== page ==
ASK: Is it legal to redirect the DCPS security guard contract money from the police department and, if so, what are we doing to engage school communities in this discussion and why are we not redirecting MORE funds from our police to deep, and immediate, needs in our schools?
Charter co-locations: The budget support act contains a provision that tacitly gives the mayor a green light for speeding ahead with charter co-locations in DCPS buildings without supplying any details on which schools, the metrics of selection, nor acknowledgement of the long-term ramifications of such arrangements, all the while promising DCPS schools will see monetary benefits.
ASK: Don’t go here: The mayor already has the right to co-locate charters, so by making this provision law, and then saying it’s to DCPS’s benefit, the mayor appears to be planning this in a way that is neither public nor in the best interest of education rights. We have right now a LOT more pressing issues (i.e., see everything above and below). For any co-locations, the public must be consulted before they happen because they are not in the best interest of the public.
Holding harmless charter funding: A provision to fund charter schools on the basis of projected enrollment is embedded in the current budget legislation, ostensibly to shore up individual schools’ creaky finances due to COVID. But as the DC Fiscal Policy Institute has rightly noted, this provision would simply incentivize charter schools to get rid of students.
(Not to mention that some charters have already gotten extra funding–see that first item above–without public disclosure.)
ASK: There is no need for this because we are currently not accurately accounting for students leaving charters mid-year, while DCPS receiving schools are already disproportionately disadvantaged by getting more students from charters after the October count without either the money those students brought their charter schools or adequate fiscal support from DCPS. Most of those receiving schools are attended by at risk students.
Restoration of cut librarians: Only 19 of 39 DCPS schools in wards 7 & 8 have a full-time librarian in this current budget, while every DCPS school in Ward 3 has a full-time librarian. (See here for the grim stats.) How is it possible that schools in the wealthiest ward all have librarians, while those in our least wealthy wards do not–especially in light of our mayor and her chancellor saying they are dedicated to equity?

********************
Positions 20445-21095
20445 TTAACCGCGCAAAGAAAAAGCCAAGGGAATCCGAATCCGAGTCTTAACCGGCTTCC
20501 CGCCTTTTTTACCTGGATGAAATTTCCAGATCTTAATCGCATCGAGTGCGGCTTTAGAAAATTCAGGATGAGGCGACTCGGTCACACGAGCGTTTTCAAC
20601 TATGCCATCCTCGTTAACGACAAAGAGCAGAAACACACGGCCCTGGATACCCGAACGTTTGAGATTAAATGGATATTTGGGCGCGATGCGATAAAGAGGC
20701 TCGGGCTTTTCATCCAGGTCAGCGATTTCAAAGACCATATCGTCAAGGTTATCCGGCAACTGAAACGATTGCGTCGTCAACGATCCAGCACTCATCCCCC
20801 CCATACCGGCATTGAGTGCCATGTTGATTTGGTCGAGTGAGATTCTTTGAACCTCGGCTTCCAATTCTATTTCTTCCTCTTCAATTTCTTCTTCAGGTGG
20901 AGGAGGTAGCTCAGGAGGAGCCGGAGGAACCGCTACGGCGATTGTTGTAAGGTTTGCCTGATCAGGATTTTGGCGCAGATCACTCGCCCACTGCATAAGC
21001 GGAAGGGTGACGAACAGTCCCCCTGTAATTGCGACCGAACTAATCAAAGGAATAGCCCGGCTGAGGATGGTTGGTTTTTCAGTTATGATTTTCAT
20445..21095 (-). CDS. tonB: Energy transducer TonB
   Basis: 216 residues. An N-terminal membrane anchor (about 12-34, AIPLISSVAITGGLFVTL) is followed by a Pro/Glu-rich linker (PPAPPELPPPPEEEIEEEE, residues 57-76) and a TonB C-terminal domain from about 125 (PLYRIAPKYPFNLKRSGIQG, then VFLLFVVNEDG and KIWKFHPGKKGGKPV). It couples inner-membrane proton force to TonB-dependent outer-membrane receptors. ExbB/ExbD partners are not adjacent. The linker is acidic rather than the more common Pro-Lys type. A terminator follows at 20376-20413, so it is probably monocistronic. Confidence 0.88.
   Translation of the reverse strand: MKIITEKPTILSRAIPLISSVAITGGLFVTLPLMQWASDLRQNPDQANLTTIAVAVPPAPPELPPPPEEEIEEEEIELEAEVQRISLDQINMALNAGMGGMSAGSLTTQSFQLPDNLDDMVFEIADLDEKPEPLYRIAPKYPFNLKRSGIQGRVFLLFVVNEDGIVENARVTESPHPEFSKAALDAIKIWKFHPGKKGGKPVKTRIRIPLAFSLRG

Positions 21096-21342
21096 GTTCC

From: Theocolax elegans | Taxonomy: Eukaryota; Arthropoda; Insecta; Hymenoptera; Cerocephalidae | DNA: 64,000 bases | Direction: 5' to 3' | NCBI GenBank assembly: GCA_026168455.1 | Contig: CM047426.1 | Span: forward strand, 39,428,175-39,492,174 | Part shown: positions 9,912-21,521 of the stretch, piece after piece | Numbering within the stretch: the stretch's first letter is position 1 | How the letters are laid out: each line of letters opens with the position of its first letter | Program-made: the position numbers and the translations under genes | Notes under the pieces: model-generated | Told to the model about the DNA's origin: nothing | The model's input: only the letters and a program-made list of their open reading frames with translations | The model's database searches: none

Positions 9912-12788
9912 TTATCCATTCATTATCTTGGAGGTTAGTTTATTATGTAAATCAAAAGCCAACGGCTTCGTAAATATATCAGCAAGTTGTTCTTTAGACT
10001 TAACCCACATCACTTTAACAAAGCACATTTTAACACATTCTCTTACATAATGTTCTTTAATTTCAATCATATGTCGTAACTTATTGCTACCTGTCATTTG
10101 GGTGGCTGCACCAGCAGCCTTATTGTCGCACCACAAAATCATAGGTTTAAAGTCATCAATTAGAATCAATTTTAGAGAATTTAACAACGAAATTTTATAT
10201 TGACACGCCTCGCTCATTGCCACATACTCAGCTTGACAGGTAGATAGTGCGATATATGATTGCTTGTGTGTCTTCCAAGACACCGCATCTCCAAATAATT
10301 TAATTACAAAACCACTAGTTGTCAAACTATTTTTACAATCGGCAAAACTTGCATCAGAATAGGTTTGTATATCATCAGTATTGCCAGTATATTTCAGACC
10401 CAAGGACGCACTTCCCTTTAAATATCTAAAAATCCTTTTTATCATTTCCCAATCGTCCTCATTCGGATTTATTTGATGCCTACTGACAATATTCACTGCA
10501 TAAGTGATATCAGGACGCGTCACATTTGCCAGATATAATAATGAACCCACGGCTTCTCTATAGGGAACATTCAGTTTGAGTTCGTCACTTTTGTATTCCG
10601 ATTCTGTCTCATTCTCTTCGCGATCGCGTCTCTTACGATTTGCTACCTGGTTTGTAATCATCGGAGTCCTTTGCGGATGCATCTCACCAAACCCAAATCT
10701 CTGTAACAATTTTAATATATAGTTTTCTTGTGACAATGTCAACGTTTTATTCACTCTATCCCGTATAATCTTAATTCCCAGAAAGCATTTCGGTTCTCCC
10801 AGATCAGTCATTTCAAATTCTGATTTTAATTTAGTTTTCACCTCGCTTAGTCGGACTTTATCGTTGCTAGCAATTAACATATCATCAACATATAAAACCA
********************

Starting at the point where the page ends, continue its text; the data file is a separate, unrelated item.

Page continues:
ASK: For about $2 million, DCPS can fund those missing librarians. That’s not a large ask–about 0.2% of DCPS’s annual budget. And, if the chancellor and the mayor think they’re about equity, ask why they don’t support this easy get.
Artificial turf contracts & maintenance: Just in the last year or so, dollar amounts for contracts for artificial turf fields at just two schools–Seaton and Amidon-Bowen–appear to have gotten much, much larger, without any clear explanation. (See the database here, with the search term “field.”)
That appears to be a continuance of public opacity around millions invested in DC’s turf fields.
For instance, there are no current records for turf maintenance or hardness testing publicly posted. And after (literally) years, we are still awaiting a publicly disseminated maintenance protocol for DC’s artificial turf fields, which was expected to include guidance regarding heat (a known danger in hot weather) and now should also include guidance in the wake of COVID transmission.
As it is, at least one of the city’s artificial turf contractors, Blue Skye, has given many donations to DC elected leaders, including our mayor.
Sadly, none of this fiscal and safety opacity and potential waste is new. In 2017, for instance, in the wake of Eaton’s field failing hardness tests while under warranty, DC replaced the field–at a cost of some $300,000. (See the contract here). Today, that (replacement) field is completely deconstructed as renovation work proceeds on Eaton, without any word about the effect on the field’s warranty. (See photos here.)
ASK: In a budget crisis, and with abiding safety concerns, why is DC installing (and in one case tearing up) artificial turf fields without any public hearing and seemingly without any publicly focused (and fiscally responsible) planning?